You are here:

Oral Surgery/Problems following wisdom tooth removal.

Advertisement


Question
Last Monday I had my lower left wisdom tooth removed under local anaesthetic. It was a very difficult extraction, and it took my dentist 40 minutes to extract the tooth, which was laying horizontally and imbedded around bone. I also have TMJ on the side the tooth was located, so the whole extraction was very uncomfortable. My dentist checked the site after extraction, stating it 'looked ok' and did not feel the need to prescribe antibiotics, and I was just advised to take warm salt water rinses. He also put one dissolvable suture in to close the wound site. The first two days following were very painful and my face and area of my neck below my jawline were very swollen. I did as instructed - salt water rinses and applied ice packs to my face and neck. I also took as much Ibuprofen and paracetamol as I possibly could, as the pain was constant. By day 3 I felt somewhat better - the swelling in my face had reduced, but remained in my neck. The pain had decreased very slightly, however by the following morning (day 4) I was awoken very early with unbearable pain that had me crying, despite maximum painkillers. My face had swollen once again also. As I had taken the max amount of meds I could, I obtained some diclofenac and clove oil from the pharmacy, used both and the pain settled a little. Today, day 5, I have felt better overall, but the painful neck swelling remains constant and the last few days I have had a metallic, foul taste in my mouth. My throat also hurts, as does my ear. All of this time since the extraction, I also cannot open my mouth wider than an inch or so, but I do not know if this is due to the TMJ, is par for the course after an extraction, or is due to any infectious process that may be occurring. I attempted to see my dentist a few days ago, but he is not working again until next week. I have not had any temperature, but am concerned that I could be sitting on an infection here, without treatment. I am a nurse myself by profession, and just suspect that something is not right. The most distressing part for me is that I cannot even inspect the extraction site myself, as I cannot open my mouth. I am at the end of my tether, and to be honest, regretting the extraction at all. Any advice is hugely appreciated.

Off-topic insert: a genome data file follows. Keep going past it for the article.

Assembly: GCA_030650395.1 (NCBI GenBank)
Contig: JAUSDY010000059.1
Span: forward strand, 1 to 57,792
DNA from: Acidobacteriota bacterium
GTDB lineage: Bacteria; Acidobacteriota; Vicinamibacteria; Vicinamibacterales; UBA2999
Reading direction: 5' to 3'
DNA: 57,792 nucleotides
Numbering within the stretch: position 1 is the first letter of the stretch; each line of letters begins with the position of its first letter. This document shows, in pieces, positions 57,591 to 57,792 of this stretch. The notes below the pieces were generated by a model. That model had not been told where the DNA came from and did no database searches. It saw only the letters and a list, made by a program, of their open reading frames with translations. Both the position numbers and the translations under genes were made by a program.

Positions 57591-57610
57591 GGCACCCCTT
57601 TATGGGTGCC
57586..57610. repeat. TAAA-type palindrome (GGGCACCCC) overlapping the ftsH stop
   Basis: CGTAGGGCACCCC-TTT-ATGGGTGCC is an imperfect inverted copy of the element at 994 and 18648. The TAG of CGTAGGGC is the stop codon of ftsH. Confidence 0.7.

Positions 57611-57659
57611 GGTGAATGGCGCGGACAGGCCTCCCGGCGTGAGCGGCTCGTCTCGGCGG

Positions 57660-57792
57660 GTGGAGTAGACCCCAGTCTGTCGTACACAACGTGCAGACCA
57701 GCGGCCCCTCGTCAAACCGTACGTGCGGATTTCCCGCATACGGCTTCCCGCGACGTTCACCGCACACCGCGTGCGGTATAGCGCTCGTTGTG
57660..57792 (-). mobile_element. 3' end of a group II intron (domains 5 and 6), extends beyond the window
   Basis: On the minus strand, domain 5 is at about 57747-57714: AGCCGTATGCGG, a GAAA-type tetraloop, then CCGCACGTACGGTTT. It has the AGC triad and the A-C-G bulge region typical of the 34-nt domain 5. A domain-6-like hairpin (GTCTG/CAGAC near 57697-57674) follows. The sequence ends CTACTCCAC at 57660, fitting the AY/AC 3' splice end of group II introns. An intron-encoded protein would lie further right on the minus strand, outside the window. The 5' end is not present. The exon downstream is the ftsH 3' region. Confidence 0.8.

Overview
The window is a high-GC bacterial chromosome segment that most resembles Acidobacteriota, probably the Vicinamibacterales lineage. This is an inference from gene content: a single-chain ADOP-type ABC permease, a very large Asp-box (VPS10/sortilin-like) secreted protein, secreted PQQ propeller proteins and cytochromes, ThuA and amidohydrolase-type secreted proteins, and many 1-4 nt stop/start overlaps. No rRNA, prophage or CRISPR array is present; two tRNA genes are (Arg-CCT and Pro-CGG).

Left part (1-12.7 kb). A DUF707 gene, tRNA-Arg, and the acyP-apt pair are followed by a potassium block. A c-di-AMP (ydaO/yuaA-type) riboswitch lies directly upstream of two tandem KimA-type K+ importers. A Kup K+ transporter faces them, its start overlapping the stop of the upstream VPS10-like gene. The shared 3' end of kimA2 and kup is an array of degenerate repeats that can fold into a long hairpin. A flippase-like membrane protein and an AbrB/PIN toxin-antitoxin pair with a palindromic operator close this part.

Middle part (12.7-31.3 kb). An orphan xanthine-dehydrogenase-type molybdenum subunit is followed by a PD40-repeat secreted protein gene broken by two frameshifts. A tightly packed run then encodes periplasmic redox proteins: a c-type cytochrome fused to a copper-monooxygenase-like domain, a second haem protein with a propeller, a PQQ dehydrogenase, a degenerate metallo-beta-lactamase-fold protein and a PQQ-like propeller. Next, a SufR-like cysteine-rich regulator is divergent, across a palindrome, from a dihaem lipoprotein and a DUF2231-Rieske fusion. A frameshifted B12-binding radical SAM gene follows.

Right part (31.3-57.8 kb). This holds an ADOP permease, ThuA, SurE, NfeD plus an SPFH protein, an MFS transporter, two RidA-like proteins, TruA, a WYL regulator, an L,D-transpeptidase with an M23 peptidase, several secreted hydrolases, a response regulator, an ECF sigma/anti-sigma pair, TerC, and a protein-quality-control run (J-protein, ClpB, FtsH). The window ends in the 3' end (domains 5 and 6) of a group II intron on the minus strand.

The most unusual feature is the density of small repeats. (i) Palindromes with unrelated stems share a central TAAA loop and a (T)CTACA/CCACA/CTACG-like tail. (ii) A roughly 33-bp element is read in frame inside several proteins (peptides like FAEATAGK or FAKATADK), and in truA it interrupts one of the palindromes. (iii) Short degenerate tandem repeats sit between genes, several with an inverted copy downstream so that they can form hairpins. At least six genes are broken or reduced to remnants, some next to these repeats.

Answer
Deborah - Of course, without examining you I cannot be completely sure, but from your description you definitely are suffering from spasms of the jaw muscles.  In addition, with the pain and foul taste, there is definitely an inflammatory condition, like a "dry socket" occurring in the extraction socket.  This process is not infectious, but it can produce significant pain.  You need to be seen by a dentist, preferably an oral and maxillofacial surgeon to evaluate and reduce the inflammation.  You cannot put this off or the inflammation will increase, producing more pain.  

So find an oral and maxillofacial surgeon to examine the area.  Do not wait.  Get this done soon.  In the interim keep rinsing with warm salt water for 2-3 minutes, in the area of the extraction, for 4-5 times a day.  I really wish you well and hope you feel better soon.

Oral Surgery

All Answers


Answers by Expert:


Ask Experts

Volunteer


Joel S. Teig, DMD, Diplomate ABOMS, retired

Expertise

I am a board certified oral and maxillofacial surgeon available to answer questions related to tooth extractions, implant insertion, facial recontruction, facial and oral tumor removal, TMJ dysfunction and various successful treatments, including surgery if all else fails, and occlusal discrepancy requiring orthognathic or jaw surgery.

Experience

Board Certified Oral and Maxillofacial Surgeon practicing for over 20 years. Assistant Clincal Professor at State University School of Dentistry.

Organizations
American Dental Association, American Association of Oral and Maxillofacial Surgeons, American Board of Oral and Maxillofacial Surgeons

Education/Credentials
BA- University of Connecticut DMD-University of Pennsylvania School of Dental Medicine Oral and Maxillofacial Surgical Residency - Roosevelt Hospital, NYC

©2016 About.com. All rights reserved.